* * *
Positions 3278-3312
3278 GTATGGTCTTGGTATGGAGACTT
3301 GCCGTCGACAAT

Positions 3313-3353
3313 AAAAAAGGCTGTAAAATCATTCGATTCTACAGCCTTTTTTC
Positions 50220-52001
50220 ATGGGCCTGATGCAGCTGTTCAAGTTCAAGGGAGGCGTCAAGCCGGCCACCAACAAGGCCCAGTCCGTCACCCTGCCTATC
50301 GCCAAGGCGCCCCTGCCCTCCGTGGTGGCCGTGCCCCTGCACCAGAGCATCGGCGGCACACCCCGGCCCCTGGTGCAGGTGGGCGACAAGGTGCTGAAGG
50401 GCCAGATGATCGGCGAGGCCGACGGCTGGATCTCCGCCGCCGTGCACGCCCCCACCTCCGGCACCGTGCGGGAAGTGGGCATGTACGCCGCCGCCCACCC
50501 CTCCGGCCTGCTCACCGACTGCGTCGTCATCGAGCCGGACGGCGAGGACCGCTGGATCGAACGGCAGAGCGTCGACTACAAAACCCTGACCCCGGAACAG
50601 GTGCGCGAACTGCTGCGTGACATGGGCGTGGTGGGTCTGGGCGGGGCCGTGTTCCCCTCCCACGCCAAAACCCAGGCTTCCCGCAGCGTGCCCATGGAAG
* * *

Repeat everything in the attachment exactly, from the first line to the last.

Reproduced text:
Positions 3278-3312
3278 GTATGGTCTTGGTATGGAGACTT
3301 GCCGTCGACAAT

Positions 3313-3353
3313 AAAAAAGGCTGTAAAATCATTCGATTCTACAGCCTTTTTTC
Positions 50220-52001
50220 ATGGGCCTGATGCAGCTGTTCAAGTTCAAGGGAGGCGTCAAGCCGGCCACCAACAAGGCCCAGTCCGTCACCCTGCCTATC
50301 GCCAAGGCGCCCCTGCCCTCCGTGGTGGCCGTGCCCCTGCACCAGAGCATCGGCGGCACACCCCGGCCCCTGGTGCAGGTGGGCGACAAGGTGCTGAAGG
50401 GCCAGATGATCGGCGAGGCCGACGGCTGGATCTCCGCCGCCGTGCACGCCCCCACCTCCGGCACCGTGCGGGAAGTGGGCATGTACGCCGCCGCCCACCC
50501 CTCCGGCCTGCTCACCGACTGCGTCGTCATCGAGCCGGACGGCGAGGACCGCTGGATCGAACGGCAGAGCGTCGACTACAAAACCCTGACCCCGGAACAG
50601 GTGCGCGAACTGCTGCGTGACATGGGCGTGGTGGGTCTGGGCGGGGCCGTGTTCCCCTCCCACGCCAAAACCCAGGCTTCCCGCAGCGTGCCCATGGAAG